Welcome back from your long weekend. I trust everybody is ready to put in a lot of hard work through the holiday season in order to finish the year off strong.
Ah, what’s the point? Based on the early bonus news, it seems that Biglaw managers are going to go with stingy bonus payments for the second year in a row. And while we’ve reported that hours appear to be up this year over last year, hours aren’t back to 2007 levels.
If firms are going to keep bonuses at 2009 levels until their profits get back to 2007 levels, well, then maybe it’s time to kick back and do some shopping on Cyber Monday…
A new study from Wells Fargo explains why bonuses will continue to be low this year. The New York Law Journal reports:
The research by Wells Fargo Wealth Management found that while law firms nationally have seen flat revenue growth, firms in New York and Southern California are bucking that trend with 5 to 6 percent increases. But Wells Fargo said that the improved results in those areas related more to firms rebounding from declines in 2009 than real revenue growth.
“The markets that experienced significant downturns, New York and Southern California, are generally the markets that have had more of an economic recovery,” said Jeffrey Grossman, national managing director in Wells Fargo’s legal specialty group.
The findings fall generally in line with a separate report by Citi Private Bank, which surveys firms nationally but did not break out statistics for local regions.
So Biglaw firms on the coasts expect 5% growth in revenue, but they’ll keep bonuses flat? I don’t think anybody was expecting a 2007 bonus, just something that was better than 2009. Why can’t firms make at least make a nominal 5% bump in bonuses?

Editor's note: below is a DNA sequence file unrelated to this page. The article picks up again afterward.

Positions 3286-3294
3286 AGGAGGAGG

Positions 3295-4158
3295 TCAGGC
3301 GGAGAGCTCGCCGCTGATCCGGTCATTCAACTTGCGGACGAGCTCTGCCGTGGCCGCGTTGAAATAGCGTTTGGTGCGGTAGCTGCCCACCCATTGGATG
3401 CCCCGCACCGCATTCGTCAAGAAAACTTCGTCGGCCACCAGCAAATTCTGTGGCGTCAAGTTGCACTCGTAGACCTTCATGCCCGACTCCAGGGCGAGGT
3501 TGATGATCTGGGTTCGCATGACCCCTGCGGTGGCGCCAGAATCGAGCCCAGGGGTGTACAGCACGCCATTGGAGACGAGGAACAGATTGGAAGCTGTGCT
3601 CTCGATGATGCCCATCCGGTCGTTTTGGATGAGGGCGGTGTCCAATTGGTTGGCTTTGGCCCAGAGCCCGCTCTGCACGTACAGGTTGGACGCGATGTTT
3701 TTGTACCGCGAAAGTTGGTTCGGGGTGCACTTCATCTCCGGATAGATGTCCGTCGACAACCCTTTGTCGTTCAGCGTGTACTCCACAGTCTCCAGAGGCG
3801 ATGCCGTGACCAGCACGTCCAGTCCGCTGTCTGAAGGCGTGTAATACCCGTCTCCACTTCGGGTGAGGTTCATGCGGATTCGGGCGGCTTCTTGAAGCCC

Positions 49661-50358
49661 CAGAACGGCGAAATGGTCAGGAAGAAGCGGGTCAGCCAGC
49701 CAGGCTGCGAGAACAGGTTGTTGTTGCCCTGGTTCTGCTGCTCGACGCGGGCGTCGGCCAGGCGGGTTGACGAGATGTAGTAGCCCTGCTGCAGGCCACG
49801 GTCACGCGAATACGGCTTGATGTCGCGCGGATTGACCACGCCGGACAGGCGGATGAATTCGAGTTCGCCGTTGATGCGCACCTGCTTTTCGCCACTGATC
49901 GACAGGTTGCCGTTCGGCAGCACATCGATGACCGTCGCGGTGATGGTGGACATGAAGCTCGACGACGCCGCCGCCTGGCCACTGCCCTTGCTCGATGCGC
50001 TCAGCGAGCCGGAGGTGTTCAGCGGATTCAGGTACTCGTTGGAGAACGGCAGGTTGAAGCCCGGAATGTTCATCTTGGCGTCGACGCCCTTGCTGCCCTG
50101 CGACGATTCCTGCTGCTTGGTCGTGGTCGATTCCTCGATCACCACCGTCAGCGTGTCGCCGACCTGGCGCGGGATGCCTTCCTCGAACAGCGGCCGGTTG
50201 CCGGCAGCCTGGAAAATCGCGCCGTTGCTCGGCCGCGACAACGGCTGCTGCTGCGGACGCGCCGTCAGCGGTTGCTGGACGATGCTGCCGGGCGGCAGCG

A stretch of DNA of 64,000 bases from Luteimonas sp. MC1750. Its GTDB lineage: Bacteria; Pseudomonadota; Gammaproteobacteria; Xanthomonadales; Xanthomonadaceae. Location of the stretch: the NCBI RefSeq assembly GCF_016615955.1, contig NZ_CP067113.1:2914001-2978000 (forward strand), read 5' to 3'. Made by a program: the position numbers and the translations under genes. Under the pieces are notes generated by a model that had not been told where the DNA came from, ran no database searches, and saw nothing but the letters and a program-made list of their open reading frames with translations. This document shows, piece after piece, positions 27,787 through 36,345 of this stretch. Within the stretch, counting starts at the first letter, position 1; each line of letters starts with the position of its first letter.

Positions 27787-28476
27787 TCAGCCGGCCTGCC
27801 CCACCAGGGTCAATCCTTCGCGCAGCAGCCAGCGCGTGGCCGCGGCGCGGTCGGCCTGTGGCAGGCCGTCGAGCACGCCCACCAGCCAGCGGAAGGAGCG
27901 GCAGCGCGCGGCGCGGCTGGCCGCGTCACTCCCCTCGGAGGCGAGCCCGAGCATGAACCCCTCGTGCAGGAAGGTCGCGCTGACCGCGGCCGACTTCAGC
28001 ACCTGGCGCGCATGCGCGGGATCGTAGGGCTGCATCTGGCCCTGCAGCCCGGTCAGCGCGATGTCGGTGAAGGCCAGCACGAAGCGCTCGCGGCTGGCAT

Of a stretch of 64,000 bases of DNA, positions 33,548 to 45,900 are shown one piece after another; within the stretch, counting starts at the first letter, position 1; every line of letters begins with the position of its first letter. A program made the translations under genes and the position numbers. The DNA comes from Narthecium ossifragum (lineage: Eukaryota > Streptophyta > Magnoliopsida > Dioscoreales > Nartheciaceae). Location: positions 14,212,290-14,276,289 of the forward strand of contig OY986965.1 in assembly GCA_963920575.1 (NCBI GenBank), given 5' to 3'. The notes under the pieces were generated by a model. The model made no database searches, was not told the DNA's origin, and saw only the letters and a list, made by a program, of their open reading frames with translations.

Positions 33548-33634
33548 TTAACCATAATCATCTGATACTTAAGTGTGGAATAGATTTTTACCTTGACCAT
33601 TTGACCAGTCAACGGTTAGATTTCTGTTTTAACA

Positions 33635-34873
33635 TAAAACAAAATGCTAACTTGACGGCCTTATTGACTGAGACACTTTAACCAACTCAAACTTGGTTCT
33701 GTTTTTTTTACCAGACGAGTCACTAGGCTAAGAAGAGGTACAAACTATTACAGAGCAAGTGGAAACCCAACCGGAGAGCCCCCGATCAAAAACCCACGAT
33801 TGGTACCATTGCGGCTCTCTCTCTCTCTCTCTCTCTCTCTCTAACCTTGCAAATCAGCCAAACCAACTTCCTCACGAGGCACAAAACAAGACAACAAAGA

Oh yeah, because they don’t have to. I’m sure associates will remember that over the course of this month.
I’m sure legal staff, who are also getting little or nothing in bonuses this season, would also like to take their foot off the gas during December. But there could be risk in that slacking:
Bankers at both institutions said that without substantial increases in revenue and productivity, law firms looking to boost profits in 2011 will need to make further cuts. Both Mr. Grossman and Mr. DiPietro said a reduction of law firm staff is possible if not likely.
“You’re going to see more cuts in terms of staff,” Mr. Grossman said.
Only 5% growth? Fire staff! Mwahahaha. Seriously, it’s like these Biglaw managing partners picked up a copy of How the Grinch Stole Christmas and stopped reading before the end.
Biglaw partners are looking out for themselves; their employees should be doing the same. Do what you have to in order to keep up appearances, but there’s no reason to bust your behind for people who won’t share the wealth when there is only a little bit to go around.
Despite Flat Revenues Nationwide, N.Y. Firms Show Modest Uptick [New York Law Journal]
Earlier: The Hours Survey Results